Can a guide originally written in 1917 for a very different planet be relevant now, even with the radical revision which the new editor, Sir Ivor Roberts, decided was necessary? Is diplomacy itself the same profession it was ninety years ago, or indeed in 1969, when the present Satow editor and I sat at adjacent desks in the West African Department of the Foreign and Commonwealth Office, raw recruits struggling with the complexities of the Nigerian civil war? The smell of sealing wax in the registries, the piles of crisp pink and green telegrams on the desks, and the hiss and rattle of Lamson Tubes dispatching papers to other parts of Whitehall now seem like features of a Dickensian novel.
Reading this new edition is a chance to take a salutary lesson. The past is closer to us than we like to imagine; the advice on how to be a good diplomat from a century or three centuries ago can still be spot-on; the well-tried rules of courteous and honourable exchange can cement the bricks of international order like nothing else. Diplomacy and war remain two sides of the same coin, with a lack of professionalism in the one liable to make the other loom all the larger. We need to know what constitutes good practice.
Sir Ernest Mason Satow (1843–1929) was a member of the British Japan Consular Service who rose, through his linguistic and other diplomatic skills, to become Head of Mission in Tokyo and then Peking at the turn of the century. In 1907 he represented Britain at the Second Hague Conference on International Peace. He wrote extensively about Japan and is still warmly remembered there. In his retirement he distilled his experience into a diplomatic guide which remains the most widely used in embassies around the world.
This Sixth Edition of Satow’s Diplomatic Practice runs to 700 pages, a challenge for all but the most studious of international affairs enthusiasts, but well worth dipping into or keeping as a work of reference. It describes how diplomacy is structured and organized, how the international and regional institutions work (with much updating on the European Union), how states transact their collective business and how law works at the global level. Precedents and customs abound; and there are some engaging anecdotes. The guidance on how to write a Note Verbale or draw up a non-paper may seem abstruse in a world of emails, blogs and Twittering, but formal communications remain part of international exchange. To adhere to a standard formula, often during a tense situation, has a reassuringly businesslike quality to it. As with legal language, it sounds strange but it is effective.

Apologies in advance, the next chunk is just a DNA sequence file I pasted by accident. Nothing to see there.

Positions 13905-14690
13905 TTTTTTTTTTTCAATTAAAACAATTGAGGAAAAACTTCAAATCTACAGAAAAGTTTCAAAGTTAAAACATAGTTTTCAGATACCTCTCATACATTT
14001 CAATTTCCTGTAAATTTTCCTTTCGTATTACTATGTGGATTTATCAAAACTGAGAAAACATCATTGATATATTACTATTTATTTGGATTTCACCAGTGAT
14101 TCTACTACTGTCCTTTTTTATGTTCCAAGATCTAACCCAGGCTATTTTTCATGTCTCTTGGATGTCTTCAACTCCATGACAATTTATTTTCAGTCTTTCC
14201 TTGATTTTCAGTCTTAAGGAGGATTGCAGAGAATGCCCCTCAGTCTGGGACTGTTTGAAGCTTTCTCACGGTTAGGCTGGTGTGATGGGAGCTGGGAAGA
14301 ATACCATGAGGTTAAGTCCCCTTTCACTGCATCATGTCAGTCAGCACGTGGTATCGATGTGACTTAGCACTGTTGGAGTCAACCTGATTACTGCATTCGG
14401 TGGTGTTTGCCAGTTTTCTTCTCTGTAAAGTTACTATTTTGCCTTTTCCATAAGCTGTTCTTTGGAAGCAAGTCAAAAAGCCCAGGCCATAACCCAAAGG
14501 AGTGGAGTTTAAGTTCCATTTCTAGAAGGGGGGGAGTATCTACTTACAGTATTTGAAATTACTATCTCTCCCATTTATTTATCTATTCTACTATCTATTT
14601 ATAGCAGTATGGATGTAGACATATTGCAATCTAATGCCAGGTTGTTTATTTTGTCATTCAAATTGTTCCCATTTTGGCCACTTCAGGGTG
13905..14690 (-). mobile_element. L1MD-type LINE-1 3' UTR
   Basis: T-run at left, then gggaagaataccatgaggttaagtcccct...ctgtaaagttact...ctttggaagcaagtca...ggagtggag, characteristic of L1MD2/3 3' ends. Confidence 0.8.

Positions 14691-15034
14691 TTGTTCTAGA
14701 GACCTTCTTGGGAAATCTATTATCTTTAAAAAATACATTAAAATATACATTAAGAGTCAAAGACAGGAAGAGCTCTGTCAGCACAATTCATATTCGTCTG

To the layman, nevertheless, those are diplomatic niceties. The fundamental purpose of the book is serious: humans are a contentious and destructive species and so the opportunities for peaceful interaction must be maximized. Here is an essential aid to doing so at the highest levels of professional effectiveness. Nor is Satow relevant only for British, or even anglophone, practitioners: diplomats of any nationality can draw huge benefit from it. I particularly commend the section at the end on Advice to Diplomats: listen more than you talk; stay calm in every circumstance; don’t show off that you are privy to secrets. The same mistakes are made today as many generations ago; and no practising diplomat should feel too proud to be reminded of them.
Tuesday, November 03, 2009
...can be found in Satow's Guide to Diplomatic Practice, reviewed by Jeremy Greenstock in the current TLS: